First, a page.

In the upper right-hand corner, you will find the three familiar buttons that allow you to Maximize, Restore, or Minimize a window. So if I simply want to take up a little less room with this window, I can click Restore Down, the center button, and I will get a smaller window. The size of this window, this is exactly how I left it the last time this window was restored down - same position, same size. To make the window full screen again, that Restore Down button has changed to a Maximize button, and I can click here and make it larger.
But what if I am in the middle of creating a document and I have entered some text and I just want to put Word aside for a moment, so that I can be attentive to, for example, Internet Explorer session or something else? I can click the Minimize button and Word then is minimized down to the Taskbar. To open that document again, simply click the Word button, and it's back. Within the document window, perhaps the most striking feature is called the Ribbon. This is the interface that runs from the left to the right side of the screen, all the way across, and we have had this new interface since Word 2007.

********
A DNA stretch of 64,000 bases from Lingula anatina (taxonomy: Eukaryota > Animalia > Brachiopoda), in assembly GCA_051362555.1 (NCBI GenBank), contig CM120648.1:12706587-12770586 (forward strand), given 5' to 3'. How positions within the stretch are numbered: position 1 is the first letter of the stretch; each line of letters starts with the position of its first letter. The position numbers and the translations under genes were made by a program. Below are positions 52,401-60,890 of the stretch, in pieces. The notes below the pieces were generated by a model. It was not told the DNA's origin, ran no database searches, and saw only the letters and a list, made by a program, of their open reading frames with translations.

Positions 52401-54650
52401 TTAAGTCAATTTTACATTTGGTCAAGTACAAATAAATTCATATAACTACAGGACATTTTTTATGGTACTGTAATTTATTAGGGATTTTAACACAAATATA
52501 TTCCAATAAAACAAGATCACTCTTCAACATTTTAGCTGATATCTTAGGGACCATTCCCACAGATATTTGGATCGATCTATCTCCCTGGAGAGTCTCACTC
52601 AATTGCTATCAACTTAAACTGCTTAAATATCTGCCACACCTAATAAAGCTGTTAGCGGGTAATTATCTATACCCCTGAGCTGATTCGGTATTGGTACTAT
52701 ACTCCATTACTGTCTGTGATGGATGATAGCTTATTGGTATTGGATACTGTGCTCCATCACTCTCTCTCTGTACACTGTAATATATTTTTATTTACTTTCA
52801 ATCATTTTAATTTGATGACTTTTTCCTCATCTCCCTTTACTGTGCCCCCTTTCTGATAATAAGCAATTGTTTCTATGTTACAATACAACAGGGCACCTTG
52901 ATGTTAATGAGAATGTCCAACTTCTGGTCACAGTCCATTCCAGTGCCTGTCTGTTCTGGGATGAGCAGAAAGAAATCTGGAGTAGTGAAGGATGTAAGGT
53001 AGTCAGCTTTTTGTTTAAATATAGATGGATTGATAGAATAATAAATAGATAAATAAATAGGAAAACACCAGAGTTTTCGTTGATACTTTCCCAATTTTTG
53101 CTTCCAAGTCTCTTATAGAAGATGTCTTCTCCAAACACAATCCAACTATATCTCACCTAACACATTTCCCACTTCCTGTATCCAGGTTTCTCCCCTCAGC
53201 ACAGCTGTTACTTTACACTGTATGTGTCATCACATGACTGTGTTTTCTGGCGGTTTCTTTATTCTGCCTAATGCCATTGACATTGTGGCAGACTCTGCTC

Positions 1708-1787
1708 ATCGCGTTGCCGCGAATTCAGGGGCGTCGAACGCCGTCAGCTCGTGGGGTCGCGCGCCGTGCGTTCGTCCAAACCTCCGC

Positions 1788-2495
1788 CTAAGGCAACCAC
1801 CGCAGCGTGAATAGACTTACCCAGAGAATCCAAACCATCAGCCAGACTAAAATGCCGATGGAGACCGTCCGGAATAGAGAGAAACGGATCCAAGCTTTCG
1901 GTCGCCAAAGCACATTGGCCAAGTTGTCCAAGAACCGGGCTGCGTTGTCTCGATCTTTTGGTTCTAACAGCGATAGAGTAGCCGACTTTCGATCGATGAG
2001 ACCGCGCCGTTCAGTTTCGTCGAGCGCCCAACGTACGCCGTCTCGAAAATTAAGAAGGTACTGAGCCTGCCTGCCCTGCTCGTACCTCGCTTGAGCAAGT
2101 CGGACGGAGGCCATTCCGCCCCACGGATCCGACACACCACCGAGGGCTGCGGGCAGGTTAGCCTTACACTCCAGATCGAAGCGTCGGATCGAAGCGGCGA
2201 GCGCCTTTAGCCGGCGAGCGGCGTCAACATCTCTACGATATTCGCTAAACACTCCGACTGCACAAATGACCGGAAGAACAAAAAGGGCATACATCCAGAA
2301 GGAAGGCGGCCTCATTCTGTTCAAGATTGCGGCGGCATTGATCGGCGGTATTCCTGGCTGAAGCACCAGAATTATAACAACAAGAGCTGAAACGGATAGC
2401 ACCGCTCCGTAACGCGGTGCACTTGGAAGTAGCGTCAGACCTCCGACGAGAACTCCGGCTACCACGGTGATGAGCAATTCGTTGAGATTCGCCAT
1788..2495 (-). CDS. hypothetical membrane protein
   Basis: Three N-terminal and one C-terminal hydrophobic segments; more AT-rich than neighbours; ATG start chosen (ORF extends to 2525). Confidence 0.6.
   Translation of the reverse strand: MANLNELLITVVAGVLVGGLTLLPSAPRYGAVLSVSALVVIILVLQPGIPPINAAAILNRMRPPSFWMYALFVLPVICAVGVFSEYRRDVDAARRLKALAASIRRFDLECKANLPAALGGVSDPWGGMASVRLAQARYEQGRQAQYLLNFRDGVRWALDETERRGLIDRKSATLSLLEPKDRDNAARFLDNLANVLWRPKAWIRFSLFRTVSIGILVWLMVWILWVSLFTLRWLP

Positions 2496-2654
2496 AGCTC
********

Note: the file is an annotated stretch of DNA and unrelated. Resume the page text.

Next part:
The Ribbon has tabs, within the tabs there are groups and individual commands that allow you to modify your text or take specific actions in your document, to be able to insert Pictures or Charts, Headers, Footers, those kinds of things. Most of the time that we spend learning Word, we are actually going to be spending learning how to use the Ribbon to create and modify documents in the ways that we would like to do that. Above the Ribbon is an area of Word that's customizable by you. It's called the Quick Access toolbar.